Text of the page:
Jauron front, center on coaching hot seat


Nfl Week 7

October 19, 2003|By KEN MURRAY

Dick Jauron's decision to turn over the Chicago Bears' quarterback job today to veteran Chris Chandler - and not first-round draft pick Rex Grossman - was telling on two counts.

First, it says the Bears coach believes Chandler, who's 38 and immobile, gives his team the best chance to beat the Seattle Seahawks, ahead of gimpy Kordell Stewart and the rookie Grossman. Second, it says Jauron can't worry about the Bears' long-term future when his own in Chicago doesn't stretch past December.

Grossman is the Bears' future, Jauron is not. That much has been established in Chicago's 1-4 start this year on the heels of a 4-12 season in 2002. The Bears are 31st in offense and 25th in defense. Barring a fantastic finish, Jauron will have four losing seasons in his five years as coach. The exception was a marvelous 13-3 revival in 2001. But it didn't last.

Now Jauron falls under the heading of "Lost causes," of which there are a surprising number in the NFL. The loss of Michael Vick has sentenced the 1-5 Atlanta Falcons to purgatory, a circumstance that could cost coach Dan Reeves his job. The San Diego Chargers are 0-5, which is not in Marty Schottenheimer's best interests. The Arizona Cardinals are 1-5 and players already are going to bat for coach Dave McGinnis, a sure sign of impending change.

Then there are the Buffalo Bills, who followed up a splendid 2-0 start by losing three of the past four games, including a dreadful 30-3 loss to the then-winless New York Jets. It was after that game that team owner Ralph Wilson put the organization on alert with this observation: "We sleepwalked. We didn't have any emotion. We just haven't shown any enthusiasm, not today, not for the last three weeks."

Coach Gregg Williams is in the third and final year of his contract with the Bills, and unless they turn things around big-time - that means reach the playoffs - he's not expected to be asked back for a fourth.

Mid-season firings don't accomplish very much other than to declare one's intent to find a better coach, so don't expect any of these coaches to be canned anytime soon.

According to The Buffalo News, there have been 53 in-season changes since the 1970 NFL-AFL merger, and just nine of the replacements had winning records, including three who coached three games or fewer.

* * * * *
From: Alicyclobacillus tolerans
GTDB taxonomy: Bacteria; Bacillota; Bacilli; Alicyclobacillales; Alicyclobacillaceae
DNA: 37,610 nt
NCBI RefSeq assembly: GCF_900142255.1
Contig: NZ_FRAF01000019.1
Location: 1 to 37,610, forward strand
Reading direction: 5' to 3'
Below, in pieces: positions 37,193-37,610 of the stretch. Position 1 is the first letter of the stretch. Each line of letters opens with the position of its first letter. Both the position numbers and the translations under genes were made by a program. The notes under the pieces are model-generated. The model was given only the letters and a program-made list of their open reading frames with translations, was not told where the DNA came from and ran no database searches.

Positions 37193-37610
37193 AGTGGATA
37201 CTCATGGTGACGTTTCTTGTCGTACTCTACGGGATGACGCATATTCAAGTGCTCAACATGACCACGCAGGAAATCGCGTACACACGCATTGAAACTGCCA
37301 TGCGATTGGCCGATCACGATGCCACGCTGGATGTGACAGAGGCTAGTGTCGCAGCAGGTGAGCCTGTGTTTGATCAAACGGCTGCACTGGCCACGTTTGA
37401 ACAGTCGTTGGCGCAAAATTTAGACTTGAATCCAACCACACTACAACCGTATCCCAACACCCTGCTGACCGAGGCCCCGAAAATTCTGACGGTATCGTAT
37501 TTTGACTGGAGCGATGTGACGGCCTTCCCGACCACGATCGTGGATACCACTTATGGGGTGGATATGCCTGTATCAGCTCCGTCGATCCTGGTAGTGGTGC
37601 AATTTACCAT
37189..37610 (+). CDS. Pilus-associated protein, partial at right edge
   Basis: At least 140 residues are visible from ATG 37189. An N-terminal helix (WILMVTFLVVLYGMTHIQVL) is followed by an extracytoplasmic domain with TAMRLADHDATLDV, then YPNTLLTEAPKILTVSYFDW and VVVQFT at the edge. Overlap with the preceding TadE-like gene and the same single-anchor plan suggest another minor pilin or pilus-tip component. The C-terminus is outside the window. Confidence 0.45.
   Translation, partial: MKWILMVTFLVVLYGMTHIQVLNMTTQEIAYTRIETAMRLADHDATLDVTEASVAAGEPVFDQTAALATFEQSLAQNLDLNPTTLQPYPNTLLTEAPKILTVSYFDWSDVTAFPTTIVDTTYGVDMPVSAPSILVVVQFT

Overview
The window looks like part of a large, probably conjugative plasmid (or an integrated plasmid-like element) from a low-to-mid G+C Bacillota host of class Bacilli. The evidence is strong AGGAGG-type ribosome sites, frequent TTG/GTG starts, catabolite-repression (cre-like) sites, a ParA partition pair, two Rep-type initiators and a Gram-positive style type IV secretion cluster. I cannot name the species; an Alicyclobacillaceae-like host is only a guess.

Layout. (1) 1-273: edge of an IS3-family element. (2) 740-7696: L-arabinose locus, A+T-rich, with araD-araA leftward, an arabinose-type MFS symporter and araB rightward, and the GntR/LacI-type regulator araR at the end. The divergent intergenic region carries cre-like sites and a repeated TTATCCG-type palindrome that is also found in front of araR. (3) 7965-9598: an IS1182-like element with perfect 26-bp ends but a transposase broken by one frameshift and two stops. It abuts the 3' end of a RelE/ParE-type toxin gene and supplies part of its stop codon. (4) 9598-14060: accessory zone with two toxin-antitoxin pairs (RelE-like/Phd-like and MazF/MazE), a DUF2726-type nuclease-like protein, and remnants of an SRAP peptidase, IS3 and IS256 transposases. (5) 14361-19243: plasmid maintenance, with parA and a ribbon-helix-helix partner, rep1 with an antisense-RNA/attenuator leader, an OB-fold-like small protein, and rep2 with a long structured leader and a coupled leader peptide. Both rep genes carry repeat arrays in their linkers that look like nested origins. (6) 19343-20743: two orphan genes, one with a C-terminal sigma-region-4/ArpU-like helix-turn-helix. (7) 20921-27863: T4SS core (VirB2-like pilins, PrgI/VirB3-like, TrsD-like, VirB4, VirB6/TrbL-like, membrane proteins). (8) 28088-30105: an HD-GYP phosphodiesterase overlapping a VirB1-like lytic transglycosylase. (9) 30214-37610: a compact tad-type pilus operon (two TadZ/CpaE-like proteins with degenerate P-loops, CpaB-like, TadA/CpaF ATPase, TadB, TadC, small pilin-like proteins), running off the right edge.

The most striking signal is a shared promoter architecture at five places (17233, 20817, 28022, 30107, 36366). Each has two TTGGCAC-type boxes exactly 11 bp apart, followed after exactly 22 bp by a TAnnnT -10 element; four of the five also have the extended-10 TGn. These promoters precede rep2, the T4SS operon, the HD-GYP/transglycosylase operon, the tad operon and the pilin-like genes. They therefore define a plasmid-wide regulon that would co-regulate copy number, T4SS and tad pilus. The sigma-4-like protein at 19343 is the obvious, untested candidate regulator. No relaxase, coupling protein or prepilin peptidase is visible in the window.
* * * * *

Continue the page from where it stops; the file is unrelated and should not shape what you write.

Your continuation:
McGinnis doesn't shy away from the speculation about his job security.

"Whatever comes to pass comes to pass," he said. "I'll accept what it is. My priorities are integrity and dignity, and I owe it to this team, to the players, to the ownership to do everything I can to help this team win. That's what my focus is and will remain to be.

"I'm not a guy who looks for cover."


Back to the future

In case Cardinals owner Bill Bidwill missed the message in the embarrassing crowd of 24,193 for the Ravens game, he could have read it on any of a number of banners that decorated Sun Devil Stadium last week.

"Thank God for the Colangelos," one said, referring to Arizona Diamondbacks and Phoenix Suns owner Jerry Colangelo. "Not Our Team - Bidwill's," said another. One facetiously heralded "16 years of Bidwill excellence."

That's what comes with one winning season in 15 years in Arizona. That's the kind of sentiment Bidwill heard as he left St. Louis in 1988, too. Utter frustration.

"I'm a drum instructor, and if my performance [stinks], I'd have no students," said Brett Fredrickson, 40, of Phoenix, a seven-year season-ticket holder. "I can't take it anymore."

Sapp trap

Receiver Keyshawn Johnson and defensive tackle Warren Sapp aren't best buddies on the Tampa Bay Buccaneers. But when the NFL slapped Sapp with a $50,000 fine for repeated abusive conduct toward officials - and threatened to suspend him if his behavior didn't improve - Johnson rallied to his defense.

"They're picking on him," Johnson said. " ... Somebody is picking on him because they're tired of him. They're tired of his mouth. ... People get tired of you, they're going to do that sort of stuff to you. But he didn't do anything other than going through the Colts' warmup [line] the first time."

Inadvertent or otherwise, Sapp bumped into an official going out for warmups at FedEx Field last week. Asked if Sapp's love of the spotlight doesn't bring on some of his problems, linebacker Derrick Brooks said, "It could be. He's being himself. Sometimes, you get unfairly judged and sometimes people overlook it. But it's a part of him."

The waiting game

The probable debut of Bills first-round draft pick Willis McGahee is Nov. 9 in Dallas after a Buffalo bye in Week 9. But it's also possible he could play next week at Kansas City. McGahee, the former Miami running back who tore three knee ligaments in the Fiesta Bowl, started practicing last week. "It was a big step," he said. "Everybody was happy to see me and I was happy to be out there having fun."

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